Virtual Talmud

Virtual Talmud


True Wealth

I found Rabbi Stern’s analysis of the economy as a faith-based institution interesting. It cast Alan Greenspan’s (now Ben Bernanke’s) cryptic musings about future conditions in a new light: the high priest of economics reciting just the right words (and perhaps sacrificing a goat) to attain the desired economic outcome.
Faith and the economy is also a tenet than can be seen going back to William Jennings Bryan’s famed speech at the 1896 National Democratic Convention, in which he spoke about the gold standard (as opposed to the more liberal “silver standard”) as being an agent of oppression for farmers and laborers who were having difficulty receiving credit. His speech concludes by alluding to a “cross of gold” on whom these farmers are crucified. One could just as easily imagine the imagery of a Golden Calf: that solid and substantive idol that people need as a concrete symbol and validation of their belief, rather than simply taking things on faith.


Then of course, there’s faith and there’s faith. Rabbi Grossman seems to be advocating an approach to charitable giving similar to the “Prosperity Gospel” preached by Joel Osteen and others–the idea that God wants you to be wealthy and successful and this is exactly what will happen if you turn your life over to Him. The couple with the den furniture, I’ve heard the story hundreds of times and once or twice it might even be true. But in real life (as opposed to trite Chassidic stories) it doesn’t work that way, and we need to recognize that we don’t give in order to get: we give because it is a mitzvah. If we get anything in return, it should be the feeling of satisfaction that comes with knowing we have done the right thing. In the words of Pirkei Avot (Ethics of our Ancestors): “The reward for performing a righteous deed is another righteous deed.”
Somewhere between these two popular and blustery Christian leaders, between Bryan and Osteen, the truth lies: we live in an interconnected world where we no longer thrive by the sweat of our own brow, where markets in Japan and housing prices in California affect the prices we pay and our ability to get loans, where our retirement savings depend on the actions of large corporations and are influenced by natural disasters on the far side of the world. We are radically dependent, and to survive in this environment we need a certain amount of faith and confidence–not that we will thrive and become wealthy, but that we be able to live out our highest values in spite of the pressures and difficulties we may face. These are the best riches we can confidently seek.



Advertisement
Comments read comments(2)
post a comment
Dave

posted February 25, 2008 at 4:43 pm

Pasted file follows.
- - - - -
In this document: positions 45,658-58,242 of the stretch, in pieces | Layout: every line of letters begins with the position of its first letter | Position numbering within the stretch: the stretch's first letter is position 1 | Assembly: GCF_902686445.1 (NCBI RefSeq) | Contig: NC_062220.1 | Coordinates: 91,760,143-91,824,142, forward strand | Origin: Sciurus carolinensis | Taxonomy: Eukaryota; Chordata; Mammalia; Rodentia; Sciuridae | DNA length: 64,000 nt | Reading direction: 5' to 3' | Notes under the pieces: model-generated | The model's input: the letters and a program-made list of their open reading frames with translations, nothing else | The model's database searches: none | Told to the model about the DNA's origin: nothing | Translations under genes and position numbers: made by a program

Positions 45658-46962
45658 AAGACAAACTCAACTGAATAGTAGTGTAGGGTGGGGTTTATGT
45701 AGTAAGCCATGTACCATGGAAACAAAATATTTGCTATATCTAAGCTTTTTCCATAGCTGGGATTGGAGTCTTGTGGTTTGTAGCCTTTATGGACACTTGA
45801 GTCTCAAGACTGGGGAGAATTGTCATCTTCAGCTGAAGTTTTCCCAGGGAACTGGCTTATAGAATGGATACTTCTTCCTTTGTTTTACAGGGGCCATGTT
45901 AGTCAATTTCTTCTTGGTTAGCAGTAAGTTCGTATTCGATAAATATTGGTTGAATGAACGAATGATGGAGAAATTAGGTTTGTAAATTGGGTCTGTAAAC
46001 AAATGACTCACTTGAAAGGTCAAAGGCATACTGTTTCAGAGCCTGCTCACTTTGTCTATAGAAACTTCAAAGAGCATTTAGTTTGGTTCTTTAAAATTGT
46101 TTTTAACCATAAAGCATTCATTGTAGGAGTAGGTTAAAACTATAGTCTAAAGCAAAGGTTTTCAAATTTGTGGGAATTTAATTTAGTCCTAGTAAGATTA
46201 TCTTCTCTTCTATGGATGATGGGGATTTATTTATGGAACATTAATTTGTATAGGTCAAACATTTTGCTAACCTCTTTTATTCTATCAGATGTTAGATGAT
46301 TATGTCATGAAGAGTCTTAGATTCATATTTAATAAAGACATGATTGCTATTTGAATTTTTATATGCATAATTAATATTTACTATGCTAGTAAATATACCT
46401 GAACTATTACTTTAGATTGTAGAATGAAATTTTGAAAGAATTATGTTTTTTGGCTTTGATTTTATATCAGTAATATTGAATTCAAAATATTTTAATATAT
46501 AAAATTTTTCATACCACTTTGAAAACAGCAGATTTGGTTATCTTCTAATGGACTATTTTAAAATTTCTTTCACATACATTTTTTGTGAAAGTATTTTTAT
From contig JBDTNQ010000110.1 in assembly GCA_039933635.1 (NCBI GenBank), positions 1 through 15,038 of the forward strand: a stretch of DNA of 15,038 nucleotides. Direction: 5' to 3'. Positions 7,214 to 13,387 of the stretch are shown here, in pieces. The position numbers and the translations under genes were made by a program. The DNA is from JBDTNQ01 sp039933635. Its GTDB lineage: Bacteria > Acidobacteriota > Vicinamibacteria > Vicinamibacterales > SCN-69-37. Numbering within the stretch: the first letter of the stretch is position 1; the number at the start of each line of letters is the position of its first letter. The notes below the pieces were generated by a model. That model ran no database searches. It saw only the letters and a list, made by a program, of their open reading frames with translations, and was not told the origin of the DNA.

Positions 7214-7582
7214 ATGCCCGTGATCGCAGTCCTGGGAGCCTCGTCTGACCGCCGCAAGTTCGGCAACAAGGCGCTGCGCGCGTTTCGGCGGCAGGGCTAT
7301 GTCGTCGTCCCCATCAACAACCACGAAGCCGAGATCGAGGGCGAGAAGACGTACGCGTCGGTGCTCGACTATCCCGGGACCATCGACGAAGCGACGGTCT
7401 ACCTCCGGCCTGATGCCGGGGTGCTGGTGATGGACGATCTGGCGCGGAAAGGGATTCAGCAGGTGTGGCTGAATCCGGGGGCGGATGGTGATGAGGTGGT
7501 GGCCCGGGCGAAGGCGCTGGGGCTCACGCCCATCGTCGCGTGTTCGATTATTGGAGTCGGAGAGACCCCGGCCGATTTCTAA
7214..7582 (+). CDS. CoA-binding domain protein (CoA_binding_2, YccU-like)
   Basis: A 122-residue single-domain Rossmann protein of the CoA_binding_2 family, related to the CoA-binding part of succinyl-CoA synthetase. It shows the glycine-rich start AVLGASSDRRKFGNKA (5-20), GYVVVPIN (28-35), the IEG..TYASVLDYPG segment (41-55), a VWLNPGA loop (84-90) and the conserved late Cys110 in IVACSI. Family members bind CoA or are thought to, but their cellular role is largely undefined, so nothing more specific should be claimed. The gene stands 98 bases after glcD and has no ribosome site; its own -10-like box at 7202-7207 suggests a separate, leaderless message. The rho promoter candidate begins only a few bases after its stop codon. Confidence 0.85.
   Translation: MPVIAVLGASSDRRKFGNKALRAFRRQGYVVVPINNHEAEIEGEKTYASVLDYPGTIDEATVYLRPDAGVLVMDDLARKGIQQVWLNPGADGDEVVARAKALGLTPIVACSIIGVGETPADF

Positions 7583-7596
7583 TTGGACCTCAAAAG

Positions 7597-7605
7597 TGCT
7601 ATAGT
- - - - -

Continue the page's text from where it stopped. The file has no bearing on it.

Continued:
One thing that separates Judaism from Christianity is the latter’s adoration fo the poor. Indeed Judaism teaches that the extremely poor may not be good since in their constant quest for sustenance they are incapable of performing good deeds.
So in addition to helping the poor as we can let us seek ways to prevent our own material impovrishment as well.



report abuse
 

MeeKaill

posted February 26, 2008 at 11:11 am


We are all adicted to someting or someone, as far as the terroist goes it isn’t even a theory; why should we fear him anymore than the Christians?



report abuse
 

Post a Comment

By submitting these comments, I agree to the beliefnet.com terms of service, rules of conduct and privacy policy (the "agreements"). I understand and agree that any content I post is licensed to beliefnet.com and may be used by beliefnet.com in accordance with the agreements.



Previous Posts

The Task Is Never Finished
It has been heartwarming to read the warm responses to Rabbi Waxman's post asking Beliefnet to reconsider its decision to cancel Virtual Talmud. Virtual Talmud offered an alternative model for internet communications: civil discourse pursued in postings over a time frame of days (rather than moments

posted 12:31:46pm Apr. 03, 2008 | read full post »

Some Parting Reflections
Well, loyal readers, all good things must come to an end and we’ve been informed that this particular experiment in blogging as a forum for creating wide-ranging discussion on topics of interest to contemporary Jews has run its course. Maybe it’s that blogging doesn’t lend itself so well to t

posted 1:00:29pm Mar. 31, 2008 | read full post »

Obama's Lesson and The Jewish Community
There are few times in this blog’s history when I have felt that Rabbi Grossman was one hundred percent correct in her criticisms of my ideas. However, a few weeks ago she called me out for citing a few crack websites on Barak Obama’s advisors. She was right. I never should have cited those web

posted 12:09:08pm Mar. 31, 2008 | read full post »

The Future of Race Relations
As a post-baby boomer, it is interesting to me to see how much of today’s conversation about racial relations is still rooted in the 1960s experience and rhetoric of the civil rights struggle, and the disenchantment that followed. Many in the black and Jewish communities look to this period either

posted 4:04:41pm Mar. 25, 2008 | read full post »

Wright and Wrong of Race and Jews
Years ago, as a rabbinical student, I was one of a group of rabbinical students who visited an African American seminary in Atlanta. My fellow rabbinical students and I expected an uplifting weekend of interfaith sharing like we had experienced in visits to other (largely white) seminaries. We were

posted 12:50:11pm Mar. 24, 2008 | read full post »




Report as Inappropriate

You are reporting this content because it violates the Terms of Service.

All reported content is logged for investigation.